More than this record, I have created a “Trespass permission slip” to be signed by the land owner involved for the 2014-2015 trapping season and before the summer is out, signatures will be obtained by those land owners for our trapping next year.  Without going to this degree, those land owners can grant permission to the next trapper that comes along and there is nothing you nor I could do about it.  The biggest thing, is to make sure the land owner feels a part of your trapping success and make it easy for them to “sign on the dotted line”.  In the case of our biggest stake holder, is he wanted some raccoons caught as well as the muskrats and we did a pretty good job for him in that regard…not to count the skunks!

Letters to the various land owners have also been generated and will be dispersed, either through personal contact with the land owners, or through the mail.  Those letters usually explain when we started to set traps on their properties, when we stopped trapping and how many animals we caught.  Also, side notes as to the condition of their property and whether you feel your trapping services are needed or not.  If you feel your services are still needed, make certain to include in your mailing (or in person) an easy to sign trespass permission slip, dated for the next trapping season and include a self addressed stamped envelope.

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Thank you once again for allowing me to trap on your great club properties.

My muskrat trapping season began on February 10 this year as the ice was beginning to move away from the heads of the Springs. Both my brother Bob and I had high hopes that this would be a record breaking year for catching rats. However, as the season progressed we found out otherwise. Other trappers in the area were finding out the same thing on their lines.

As it turned out, Spring came early in the swamps.

My normal routine for muskrat trapping is to start on Pete Holmgrens properties and then move out to the Promontory area where I end the season. This year brought a change as Richard Nicholas was holding his bulls in another area while I had time to trap the small seep that crosses through where he usually keeps them. I decided that while I was out on the Promontory mountain I’d trap Steve Peterson’s and the pond at Doris Larson’s. While there, Mr. Nicholas secured my trespass on the property adjacent to Doris’ on the South. The water from Doris’s pond runs down through his place and holds rats that come up stream to populate the pond.

Catch rates for the past few years have been like this:

Doris’ pond: 2013 = 1 rat, 2014 = 12 rats

Adjacent property to Doris’: 2014 = 12 rats

Richard Nicholas place: 2014 = 53 rats

Stephen Peterson’s: 2012 = 29 rats, 2013 = 106 rats, 2014 = 24 rats

The large expanse of Club 41 was a complete surprise. My catch for this area was very low. Historically: 2012 = 139 rats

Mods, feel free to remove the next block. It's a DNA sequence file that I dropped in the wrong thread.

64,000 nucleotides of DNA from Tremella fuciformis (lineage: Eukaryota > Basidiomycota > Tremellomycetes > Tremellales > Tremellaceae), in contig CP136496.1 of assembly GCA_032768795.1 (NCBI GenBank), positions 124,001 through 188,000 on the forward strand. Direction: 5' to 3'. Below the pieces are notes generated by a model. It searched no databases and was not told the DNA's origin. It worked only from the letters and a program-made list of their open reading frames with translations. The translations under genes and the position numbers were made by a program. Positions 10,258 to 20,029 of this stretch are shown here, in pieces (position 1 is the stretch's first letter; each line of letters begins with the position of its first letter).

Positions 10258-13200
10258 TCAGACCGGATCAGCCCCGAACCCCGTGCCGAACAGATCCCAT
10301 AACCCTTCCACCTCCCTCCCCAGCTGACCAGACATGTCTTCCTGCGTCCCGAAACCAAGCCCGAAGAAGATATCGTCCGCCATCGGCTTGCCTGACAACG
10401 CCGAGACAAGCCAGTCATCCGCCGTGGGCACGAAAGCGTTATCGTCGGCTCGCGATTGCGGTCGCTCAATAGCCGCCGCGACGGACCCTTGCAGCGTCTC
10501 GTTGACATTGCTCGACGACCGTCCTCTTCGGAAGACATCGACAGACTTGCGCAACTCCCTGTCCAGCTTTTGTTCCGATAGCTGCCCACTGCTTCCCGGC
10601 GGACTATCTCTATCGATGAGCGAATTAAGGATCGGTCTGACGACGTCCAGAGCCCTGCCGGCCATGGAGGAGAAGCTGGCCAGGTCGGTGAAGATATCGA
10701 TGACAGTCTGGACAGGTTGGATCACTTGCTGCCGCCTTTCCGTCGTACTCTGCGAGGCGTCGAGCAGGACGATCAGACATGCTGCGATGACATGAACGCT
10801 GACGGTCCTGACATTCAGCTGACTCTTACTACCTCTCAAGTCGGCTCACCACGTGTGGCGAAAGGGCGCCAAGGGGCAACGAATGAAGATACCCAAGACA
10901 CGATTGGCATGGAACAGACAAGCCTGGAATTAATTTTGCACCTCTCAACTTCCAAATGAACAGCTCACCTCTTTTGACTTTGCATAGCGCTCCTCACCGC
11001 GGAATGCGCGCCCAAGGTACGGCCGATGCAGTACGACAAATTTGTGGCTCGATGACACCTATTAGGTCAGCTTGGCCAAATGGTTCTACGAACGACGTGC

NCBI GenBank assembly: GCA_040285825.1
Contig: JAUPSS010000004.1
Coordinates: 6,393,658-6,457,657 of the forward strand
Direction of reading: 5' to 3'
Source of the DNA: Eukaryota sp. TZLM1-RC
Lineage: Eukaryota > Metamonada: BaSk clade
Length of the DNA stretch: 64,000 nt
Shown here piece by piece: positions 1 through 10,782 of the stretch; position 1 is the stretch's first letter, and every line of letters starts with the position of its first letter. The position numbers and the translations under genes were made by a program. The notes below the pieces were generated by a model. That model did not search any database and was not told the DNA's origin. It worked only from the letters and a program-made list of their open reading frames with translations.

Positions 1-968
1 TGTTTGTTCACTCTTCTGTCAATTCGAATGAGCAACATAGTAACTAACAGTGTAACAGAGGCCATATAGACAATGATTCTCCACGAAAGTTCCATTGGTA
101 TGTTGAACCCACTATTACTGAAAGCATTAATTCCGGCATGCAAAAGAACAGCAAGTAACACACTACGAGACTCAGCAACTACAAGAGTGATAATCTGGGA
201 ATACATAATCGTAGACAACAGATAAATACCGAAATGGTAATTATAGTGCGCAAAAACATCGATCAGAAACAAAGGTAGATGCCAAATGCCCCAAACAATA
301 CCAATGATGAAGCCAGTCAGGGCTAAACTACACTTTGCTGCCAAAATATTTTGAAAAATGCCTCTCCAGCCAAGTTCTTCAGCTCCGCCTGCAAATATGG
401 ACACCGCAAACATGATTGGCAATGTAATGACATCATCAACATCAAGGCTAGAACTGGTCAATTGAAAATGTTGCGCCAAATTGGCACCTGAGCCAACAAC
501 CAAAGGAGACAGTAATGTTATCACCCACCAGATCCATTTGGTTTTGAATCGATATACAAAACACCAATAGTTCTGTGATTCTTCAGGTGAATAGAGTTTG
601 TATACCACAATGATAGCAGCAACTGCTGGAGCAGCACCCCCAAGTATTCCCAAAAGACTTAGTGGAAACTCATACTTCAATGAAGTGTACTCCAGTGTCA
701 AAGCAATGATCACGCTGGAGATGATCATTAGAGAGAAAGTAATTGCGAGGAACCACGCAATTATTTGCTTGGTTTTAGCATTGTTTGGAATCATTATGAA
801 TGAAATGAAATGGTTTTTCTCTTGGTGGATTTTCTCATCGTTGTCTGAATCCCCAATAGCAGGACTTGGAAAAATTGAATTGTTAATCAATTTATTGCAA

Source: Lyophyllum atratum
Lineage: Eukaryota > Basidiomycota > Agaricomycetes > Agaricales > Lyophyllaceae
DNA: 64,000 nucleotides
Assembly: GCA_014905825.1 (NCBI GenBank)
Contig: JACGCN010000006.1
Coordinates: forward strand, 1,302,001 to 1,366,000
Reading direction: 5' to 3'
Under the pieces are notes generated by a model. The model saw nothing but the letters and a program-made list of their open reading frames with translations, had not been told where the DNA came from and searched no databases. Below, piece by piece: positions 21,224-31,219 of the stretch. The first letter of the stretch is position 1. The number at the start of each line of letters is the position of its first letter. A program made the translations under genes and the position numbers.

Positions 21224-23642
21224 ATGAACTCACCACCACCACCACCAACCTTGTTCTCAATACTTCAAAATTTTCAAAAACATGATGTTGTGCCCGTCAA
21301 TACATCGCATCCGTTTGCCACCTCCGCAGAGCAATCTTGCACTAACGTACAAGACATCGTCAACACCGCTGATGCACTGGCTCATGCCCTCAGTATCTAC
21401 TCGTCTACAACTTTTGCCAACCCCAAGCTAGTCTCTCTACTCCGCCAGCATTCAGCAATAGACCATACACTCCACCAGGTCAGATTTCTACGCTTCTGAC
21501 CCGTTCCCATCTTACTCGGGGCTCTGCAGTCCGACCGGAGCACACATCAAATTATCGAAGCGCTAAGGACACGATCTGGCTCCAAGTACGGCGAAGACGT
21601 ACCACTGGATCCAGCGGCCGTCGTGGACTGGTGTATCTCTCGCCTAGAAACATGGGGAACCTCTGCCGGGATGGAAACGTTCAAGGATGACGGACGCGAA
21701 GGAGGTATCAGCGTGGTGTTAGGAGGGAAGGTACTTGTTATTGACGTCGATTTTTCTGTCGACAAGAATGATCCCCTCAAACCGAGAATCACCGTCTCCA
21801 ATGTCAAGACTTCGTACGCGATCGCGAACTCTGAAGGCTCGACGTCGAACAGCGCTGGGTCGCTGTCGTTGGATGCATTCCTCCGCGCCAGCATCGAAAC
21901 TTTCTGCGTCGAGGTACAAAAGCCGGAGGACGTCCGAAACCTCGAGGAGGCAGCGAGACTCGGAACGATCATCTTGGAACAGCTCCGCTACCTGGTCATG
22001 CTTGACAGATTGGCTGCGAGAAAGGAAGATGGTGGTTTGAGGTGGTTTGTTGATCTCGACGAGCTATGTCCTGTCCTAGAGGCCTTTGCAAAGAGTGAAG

2013 = 194 rats (with a helper)

2014 = 24 rats

It’s very understandable the downward direction of the catch on Mr. Peterson’s place as it is an isolated spring with little or no rats moving in from other areas. Catching all the rats out of there is totally possible. As is the area where Richard Nicholas keeps his bulls.

Doris’ pond and the downstream area will always have rats coming up from the GLS and the springs found in close proximity.

However, your Club properties have changed so much in the past couple of years what with my catching as many rats as I have, you draining the larger ponds and the fact that there is little for the rats to eat, the problem with rats that you have had is now a thing of the past. I have said all along you can never get rid of all the muskrats, but you can control the population and this is where your club is today.

I can still see a need to trap Mr. Nicholas’ place, at least one more season and of course Doris’ pond should always have traps placed on it to control those little diggers.

As for the rest of your property and Mr. Peterson’s, I don’t think there is a need for my services on those areas for several years to come.

Please keep my name and number handy in case things change and you feel you need me to come back for more control work.

Again, Thank You very much for the opportunity to trap on your club!

Very Sincerely,

Wynn “Bears Butt” Zundel

145 W. 200 N.

Willard, Ut 84340 435-723-6462


Check out my website.


Send to: Bob W. Foxley 708 33rd St. Ogden Ut 84403

Along with the key he sent (2014)


The key points in all of this is to keep all lines of communication open for everyone involved and do it in writing.  Make sure to be business-like in all your dealings with the landowners and at every chance, make sure you pick up debris you find along your trapping routes.  I even like to fix a fence or two while I’m out and about.  It generally only takes a minute with existing materials found at the sight and makes the landowner know you really care.

Bears Butt

March 22, 2014

Written on March 22nd, 2014 , Daily Trapping Events
By: Bears Butt